Overview: [Novelty Censorship] seeks revenge on the man who shot her and left her for dead. Miramax Films; 2001; Rated R; 111 Minutes.
An Empty Collage: A Klingon Proverb kickstarts the movie. The Bride (Uma Thurman) wears Bruce Lee’s famous jumpsuit. The Bride walks along a blurry horizon in a direct emulation of a famous shot from Once Upon a Time in the West. The sword fight in soft snowfall recalls Lady Snowblood. The vertical head-slice borrowed from Ichi: The Killer. This short list is a very fractional representation of Kill Bill‘s expression of its own awareness of other movies. For more, check here. And here. Homages, that’s what we’re told these are. But successful homages are distinct, quick nods in a peripheral direction while the central work moves forward in the direction of its own ambition. A work can not be meta-textual if it lacks its own substantive baseline text. An unbroken breathless series of homages stops being homage and veers into humorless satire, parody, immature directorial boasting through emulation. Imagine a cover band who doesn’t stick to one band, genre, or even era, with a set list so scattered that an enjoyable groove never develops to allow the audience to get lost in the music. Everyone in attendance can partake in the superficial game of shouting “Hey, I know that song!” but that’s not the ambition of pure music. So what lies in between and underneath Kill Bill‘s homages? Is there enough to qualify the film separate from its loud familiarity of its sources of inspiration?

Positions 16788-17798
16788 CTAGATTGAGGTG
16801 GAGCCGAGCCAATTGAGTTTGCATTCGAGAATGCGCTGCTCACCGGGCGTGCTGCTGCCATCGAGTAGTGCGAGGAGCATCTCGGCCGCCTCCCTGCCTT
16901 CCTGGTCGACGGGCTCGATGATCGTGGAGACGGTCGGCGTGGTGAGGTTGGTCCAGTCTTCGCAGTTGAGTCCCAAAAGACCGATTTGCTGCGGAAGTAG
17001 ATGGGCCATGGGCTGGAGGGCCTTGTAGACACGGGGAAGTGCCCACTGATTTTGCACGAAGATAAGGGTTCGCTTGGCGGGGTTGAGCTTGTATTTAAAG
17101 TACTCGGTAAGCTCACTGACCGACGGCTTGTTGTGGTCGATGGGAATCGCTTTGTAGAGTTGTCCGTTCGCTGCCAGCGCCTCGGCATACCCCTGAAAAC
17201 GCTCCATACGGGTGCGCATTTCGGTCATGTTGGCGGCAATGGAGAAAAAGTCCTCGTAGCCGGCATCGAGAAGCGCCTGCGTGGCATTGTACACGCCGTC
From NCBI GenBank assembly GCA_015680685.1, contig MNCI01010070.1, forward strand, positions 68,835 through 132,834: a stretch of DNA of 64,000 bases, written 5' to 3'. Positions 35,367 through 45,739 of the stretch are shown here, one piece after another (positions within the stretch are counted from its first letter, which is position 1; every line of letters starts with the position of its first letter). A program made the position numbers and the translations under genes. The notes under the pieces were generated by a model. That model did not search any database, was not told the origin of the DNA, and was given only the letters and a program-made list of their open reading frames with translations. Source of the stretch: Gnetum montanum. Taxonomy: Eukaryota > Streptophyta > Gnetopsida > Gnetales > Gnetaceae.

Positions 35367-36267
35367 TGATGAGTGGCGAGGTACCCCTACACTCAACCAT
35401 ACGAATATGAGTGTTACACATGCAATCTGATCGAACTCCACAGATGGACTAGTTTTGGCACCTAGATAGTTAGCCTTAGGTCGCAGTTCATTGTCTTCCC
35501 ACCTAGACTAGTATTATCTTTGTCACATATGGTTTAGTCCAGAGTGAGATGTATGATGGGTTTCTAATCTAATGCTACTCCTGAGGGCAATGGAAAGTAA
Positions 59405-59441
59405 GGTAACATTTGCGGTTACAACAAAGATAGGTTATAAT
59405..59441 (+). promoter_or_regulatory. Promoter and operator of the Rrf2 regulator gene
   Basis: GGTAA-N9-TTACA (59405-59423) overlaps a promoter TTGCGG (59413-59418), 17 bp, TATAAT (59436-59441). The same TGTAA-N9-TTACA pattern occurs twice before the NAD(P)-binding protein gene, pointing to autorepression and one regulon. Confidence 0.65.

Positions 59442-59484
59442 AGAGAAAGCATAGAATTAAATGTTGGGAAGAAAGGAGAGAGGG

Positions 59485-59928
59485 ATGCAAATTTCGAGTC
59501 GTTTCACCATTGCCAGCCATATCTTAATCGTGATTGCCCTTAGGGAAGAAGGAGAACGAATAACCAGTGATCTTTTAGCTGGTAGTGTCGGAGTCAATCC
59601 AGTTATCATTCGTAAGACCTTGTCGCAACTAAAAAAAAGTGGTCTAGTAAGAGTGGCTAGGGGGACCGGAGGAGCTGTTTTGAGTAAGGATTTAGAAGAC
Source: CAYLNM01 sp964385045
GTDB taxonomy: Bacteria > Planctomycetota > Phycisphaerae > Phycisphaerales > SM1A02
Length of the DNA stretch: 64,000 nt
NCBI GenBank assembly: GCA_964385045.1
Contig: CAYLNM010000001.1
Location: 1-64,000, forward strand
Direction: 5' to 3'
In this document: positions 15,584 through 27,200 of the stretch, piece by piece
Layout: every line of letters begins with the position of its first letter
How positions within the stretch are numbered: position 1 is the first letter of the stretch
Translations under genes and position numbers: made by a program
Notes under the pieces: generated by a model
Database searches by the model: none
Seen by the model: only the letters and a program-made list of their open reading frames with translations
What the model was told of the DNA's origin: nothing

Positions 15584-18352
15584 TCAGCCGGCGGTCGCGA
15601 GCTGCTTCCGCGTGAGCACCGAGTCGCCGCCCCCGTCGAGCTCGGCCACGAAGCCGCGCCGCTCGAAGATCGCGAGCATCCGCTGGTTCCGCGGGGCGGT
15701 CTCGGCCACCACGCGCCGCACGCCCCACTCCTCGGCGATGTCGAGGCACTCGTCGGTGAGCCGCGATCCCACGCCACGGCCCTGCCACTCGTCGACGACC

The Dirty Fingerprints: In short, no. Not one scene passes without the movie reminding you that it is a movie. There is no chance to comfortably lose yourself in Kill Bill‘s intriguing plot line (intriguing on paper, not execution). At his worst (and this is it), Quentin Tarantino refuses to hide his presence. He is evident in every scene, shifting the tone of the film vocabulary from black-and-white to neon to animated. Tarantino seems hurried to prove his skill in application of every film technique and never settles into one individual style. All good movies eventually hold their notes. This one does not. The quick zoom-ins are generic and disruptive. He beeps out mention of The Bride’s real name in a stupid trick of pointless novelty censorship , just a wink to let us know that his position as storyteller is more important than his story. The dialogue between impending combatants (I think specifically of the first showdown of The Bride and Vivica A. Fox as Vernita Green) is so thoroughly informed by historical movie dialogue that it feels plastic and hollow, as if Walker, Texas Ranger wrote both performers’ lines. Google could develop a programmed algorithm built on every line in movie history and present reactionary output more human than this. Blood spurts from decapitation wounds with the veracity of a Vegas street fountain. Atop of that, the camera editing is clunky and ungraceful from start to finish. And all of this brings us back to the initial point. If you view this movie as an homage zoo, than these aforementioned inadequacies can be categorized as “intentional” and thus “successful.” But, again, if a film’s only intent is to express appreciation for previous movies without its own element of freshness and elevation, then the new film can never be as good as those previous movies. There’s a reason many of Kill Bill‘s influences are obscure. A lot of them are just “good.” Some of them are “bad.” With Kill Bill, the bar is set at mediocrity and the movie doesn’t have the lift to clear it.
Overall: If Leonardo Da Vinci had placed as many signatures on the Sistene Chapel as Quentin Tarantino places in his work, then everything about The Creation of Adam might have been covered except for a hand reaching for a finger– a masterpiece reduced to an implied vulgar fart joke. And so it is with Kill Bill.